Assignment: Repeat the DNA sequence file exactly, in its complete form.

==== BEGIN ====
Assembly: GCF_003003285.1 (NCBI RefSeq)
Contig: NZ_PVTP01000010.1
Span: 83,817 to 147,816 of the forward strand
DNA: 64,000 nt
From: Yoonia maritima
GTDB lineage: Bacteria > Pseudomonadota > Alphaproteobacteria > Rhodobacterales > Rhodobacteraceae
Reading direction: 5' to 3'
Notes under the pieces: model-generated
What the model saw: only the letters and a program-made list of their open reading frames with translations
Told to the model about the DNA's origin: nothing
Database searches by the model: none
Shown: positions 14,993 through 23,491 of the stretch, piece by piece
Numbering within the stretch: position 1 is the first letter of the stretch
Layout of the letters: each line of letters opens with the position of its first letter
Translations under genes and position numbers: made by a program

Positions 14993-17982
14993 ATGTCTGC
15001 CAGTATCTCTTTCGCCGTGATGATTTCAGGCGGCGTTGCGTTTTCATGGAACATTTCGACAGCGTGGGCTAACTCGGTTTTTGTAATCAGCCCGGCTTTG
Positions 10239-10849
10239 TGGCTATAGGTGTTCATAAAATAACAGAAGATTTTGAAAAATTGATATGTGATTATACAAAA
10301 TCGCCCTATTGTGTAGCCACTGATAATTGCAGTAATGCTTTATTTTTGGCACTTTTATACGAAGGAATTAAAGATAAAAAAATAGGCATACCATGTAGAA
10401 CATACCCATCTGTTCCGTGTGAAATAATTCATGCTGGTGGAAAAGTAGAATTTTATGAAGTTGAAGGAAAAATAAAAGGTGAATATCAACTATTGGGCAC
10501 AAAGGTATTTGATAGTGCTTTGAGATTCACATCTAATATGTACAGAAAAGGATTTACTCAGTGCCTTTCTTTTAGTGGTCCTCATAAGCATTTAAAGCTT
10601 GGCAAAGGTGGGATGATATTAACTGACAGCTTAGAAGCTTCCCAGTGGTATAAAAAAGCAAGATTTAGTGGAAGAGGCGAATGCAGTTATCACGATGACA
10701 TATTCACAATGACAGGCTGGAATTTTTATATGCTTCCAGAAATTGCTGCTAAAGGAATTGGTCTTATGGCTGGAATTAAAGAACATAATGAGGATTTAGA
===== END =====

Assembly: GCF_003003285.1 (NCBI RefSeq)
Contig: NZ_PVTP01000010.1
Span: 83,817 to 147,816 of the forward strand
DNA: 64,000 nt
From: Yoonia maritima
GTDB lineage: Bacteria > Pseudomonadota > Alphaproteobacteria > Rhodobacterales > Rhodobacteraceae
Reading direction: 5' to 3'
Notes under the pieces: model-generated
What the model saw: only the letters and a program-made list of their open reading frames with translations
Told to the model about the DNA's origin: nothing
Database searches by the model: none
Shown: positions 14,993 through 23,491 of the stretch, piece by piece
Numbering within the stretch: position 1 is the first letter of the stretch
Layout of the letters: each line of letters opens with the position of its first letter
Translations under genes and position numbers: made by a program

Positions 14993-17982
14993 ATGTCTGC
15001 CAGTATCTCTTTCGCCGTGATGATTTCAGGCGGCGTTGCGTTTTCATGGAACATTTCGACAGCGTGGGCTAACTCGGTTTTTGTAATCAGCCCGGCTTTG
Positions 10239-10849
10239 TGGCTATAGGTGTTCATAAAATAACAGAAGATTTTGAAAAATTGATATGTGATTATACAAAA
10301 TCGCCCTATTGTGTAGCCACTGATAATTGCAGTAATGCTTTATTTTTGGCACTTTTATACGAAGGAATTAAAGATAAAAAAATAGGCATACCATGTAGAA
10401 CATACCCATCTGTTCCGTGTGAAATAATTCATGCTGGTGGAAAAGTAGAATTTTATGAAGTTGAAGGAAAAATAAAAGGTGAATATCAACTATTGGGCAC
10501 AAAGGTATTTGATAGTGCTTTGAGATTCACATCTAATATGTACAGAAAAGGATTTACTCAGTGCCTTTCTTTTAGTGGTCCTCATAAGCATTTAAAGCTT
10601 GGCAAAGGTGGGATGATATTAACTGACAGCTTAGAAGCTTCCCAGTGGTATAAAAAAGCAAGATTTAGTGGAAGAGGCGAATGCAGTTATCACGATGACA
10701 TATTCACAATGACAGGCTGGAATTTTTATATGCTTCCAGAAATTGCTGCTAAAGGAATTGGTCTTATGGCTGGAATTAAAGAACATAATGAGGATTTAGA